HDBaseT has been described as a bridge technology between traditional video transport and IP-based systems, the time for which is rapidly arriving. It’s a technology about which I’ve not been excited for some time; every manufacturer not only uses the same chipset (produced by Valens), but appears to have settled on the same form-factor and product line. There’s the standalone transmitter, the standalone receiver (with or without scaling), a two-gang, wall-plate transmitter with VGA and HDMI, a single-gang HDMI-only transmitter, and card-based modular matrix switches in 8×8, 16×16, 32×32, 64×64 and sometimes 128×128 sizes. Are there any innovations to be had in this realm and, more importantly, do they matter? To answer the first question, there are three products I’ve seen recently which I find interesting. As to whether or not they matter, time will tell. At present there is still enough need for point-to-point transport that HDBaseT types of solutions can have a place either in place of IP-based systems (for small, single-room systems) or as part of a hybrid system (for larger deployments).
I had the pleasure of meeting the Lightware team last month here at Primeview’s showroom in New York City. In addition to having the foresight to build their matrix switches with a high enough bandwidth backplane for 4K content, Lightware has a few interesting quirks. One is that their matrix frames each have a single local input and output, sizing them at 9×9, 17×17, etc rather than the traditional 8×8 or 16×16. It’s a very minor point, but one that has the possibility to save design headaches in those rare, specific situations in which one has, for example, a ninth input and doesn’t want to move up to the next size frame. More practically, because it’s a local-only output it creates an easy connection point for a rack-mounted monitor. Nice? Yes. Groundbreaking? Not really.
The other item of which they are proud is their Modex line of HDBaseT extenders. This is an interesting mix-and-match concept in that the standalone transmitter and receiver boxes are populated by modules; one for copper or fiber transport, one for audio or video inputs, etc. This allows one to purchase units with exactly the desired connectivity. Sadly, the modules are neither user-swappable nor available for purchase a la carte. If they were, it would be an intriguing way for contractors to create a transport “toolkit” in which they mix-and match modules on the fly for specific purposes. Hopefully this will come someday.
While I tend to think of Hubbell as an architectural connectivity company rather than a source of electronics, they do have an AV division producing active devices, including HDBaseT extension. Their “110 AV” line is interesting in that, unlike other AV over twisted pair transport, they connect via 110 punchdown blocks rather than RJ45 jacks. This is more in line with BICSI wiring standards (as well as common practices by teledata contractors), which indicate that field cable is NOT to be terminated to a male connector. In fact, the only people one is likely to see field-terminating UTP are audiovisual contractors. This not only creates a potential failure point, but makes packaging AV wiring with the rest of the structured cable contract a challenge.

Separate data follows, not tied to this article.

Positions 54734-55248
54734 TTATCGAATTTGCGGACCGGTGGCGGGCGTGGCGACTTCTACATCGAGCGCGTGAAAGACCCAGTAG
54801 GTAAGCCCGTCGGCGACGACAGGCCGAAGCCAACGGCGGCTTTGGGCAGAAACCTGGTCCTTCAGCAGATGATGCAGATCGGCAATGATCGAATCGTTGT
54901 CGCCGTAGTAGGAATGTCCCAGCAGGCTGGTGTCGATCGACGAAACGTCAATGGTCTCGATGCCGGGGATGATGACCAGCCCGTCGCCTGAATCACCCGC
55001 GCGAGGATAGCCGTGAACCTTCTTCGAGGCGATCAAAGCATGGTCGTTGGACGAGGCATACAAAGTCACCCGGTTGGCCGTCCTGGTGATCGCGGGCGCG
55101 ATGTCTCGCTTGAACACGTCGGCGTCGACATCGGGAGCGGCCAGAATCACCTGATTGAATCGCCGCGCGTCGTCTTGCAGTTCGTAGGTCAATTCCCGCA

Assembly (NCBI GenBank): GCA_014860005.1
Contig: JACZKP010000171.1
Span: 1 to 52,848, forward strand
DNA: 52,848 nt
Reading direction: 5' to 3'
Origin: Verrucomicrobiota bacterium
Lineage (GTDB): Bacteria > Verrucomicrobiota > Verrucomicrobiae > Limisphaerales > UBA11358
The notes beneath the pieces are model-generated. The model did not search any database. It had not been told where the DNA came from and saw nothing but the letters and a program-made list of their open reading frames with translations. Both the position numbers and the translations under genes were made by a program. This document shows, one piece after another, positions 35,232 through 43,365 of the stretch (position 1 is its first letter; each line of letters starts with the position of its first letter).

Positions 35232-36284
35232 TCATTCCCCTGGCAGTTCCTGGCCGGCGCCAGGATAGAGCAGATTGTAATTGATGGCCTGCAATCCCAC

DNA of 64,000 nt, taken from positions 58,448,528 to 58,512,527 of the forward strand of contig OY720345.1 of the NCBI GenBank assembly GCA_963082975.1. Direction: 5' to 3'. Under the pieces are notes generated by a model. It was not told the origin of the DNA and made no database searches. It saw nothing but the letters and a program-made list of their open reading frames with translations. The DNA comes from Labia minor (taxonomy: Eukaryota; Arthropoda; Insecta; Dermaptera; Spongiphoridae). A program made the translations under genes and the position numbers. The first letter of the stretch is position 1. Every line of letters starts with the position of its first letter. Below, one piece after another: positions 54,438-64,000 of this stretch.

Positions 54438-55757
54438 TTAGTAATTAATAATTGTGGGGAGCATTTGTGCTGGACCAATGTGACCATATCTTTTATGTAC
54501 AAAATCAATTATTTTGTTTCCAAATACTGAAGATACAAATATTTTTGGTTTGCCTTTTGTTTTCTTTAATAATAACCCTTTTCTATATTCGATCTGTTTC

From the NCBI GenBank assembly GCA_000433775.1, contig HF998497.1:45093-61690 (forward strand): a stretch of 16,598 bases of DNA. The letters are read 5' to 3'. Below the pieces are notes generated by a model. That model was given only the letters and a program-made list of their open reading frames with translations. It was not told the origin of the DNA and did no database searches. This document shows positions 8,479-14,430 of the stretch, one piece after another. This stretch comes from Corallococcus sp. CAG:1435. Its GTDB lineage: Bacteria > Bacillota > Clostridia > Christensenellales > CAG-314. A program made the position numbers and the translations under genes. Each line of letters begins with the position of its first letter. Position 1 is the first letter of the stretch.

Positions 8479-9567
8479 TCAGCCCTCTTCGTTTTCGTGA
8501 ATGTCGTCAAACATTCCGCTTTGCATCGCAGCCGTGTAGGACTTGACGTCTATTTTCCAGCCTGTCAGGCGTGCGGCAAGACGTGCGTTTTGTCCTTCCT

Speaking of wall plates, they have taken advantage of their line of power receptacles to create what stands out in my mind as the most clever means of locally powering a wall plate device. They’ve modified one of their standard duplex receptacles with a low-voltage DC pigtail to run into the back of a single-gang wall plate HDMI transmitter. Both transmitter and receptacle can then be mounted together in a custom two-gang wall box with an integrated low-voltage divider. It’s a neat way to combine device power with video transport.
Hubbell’s weakness here is that they lack the scope of most other participants in this market segment; they have perfectly reasonable point-to-point transmitters and receivers, but lack the matrix switches, scalers, and other units we’d expect from a more AV-centric manufacturer. They’ve also, as of yet, not done enough homework on interoperability to be able to tell us which display manufacturer’s integrated HDBaseT receivers with which their transmitters will work. This, sadly, limits their usefulness.
This is the one item I’ve not physically gotten my hands on, but it’s an interesting one. Crestron has, for some time, offered a two-channel H.264 transmitter as an output card for its modular matrix switches. I have used this, and it does what one would expect it to. The part that I’ve not played with yet is a corresponding H.264 streaming input card. This is useful for system designs utilizing point-to-point transport within a room and the addition of streaming to share content across spaces. It’s the kind of solution that can give HDBaseT longer legs.
The folks at Valens tell me that the HDBaseT chipset has capabilities not yet being used, including the ability to divide available video bandwidth into separate video channels. This may or may not be useful; I still see complicated systems as more likely to be handled over IP in the future.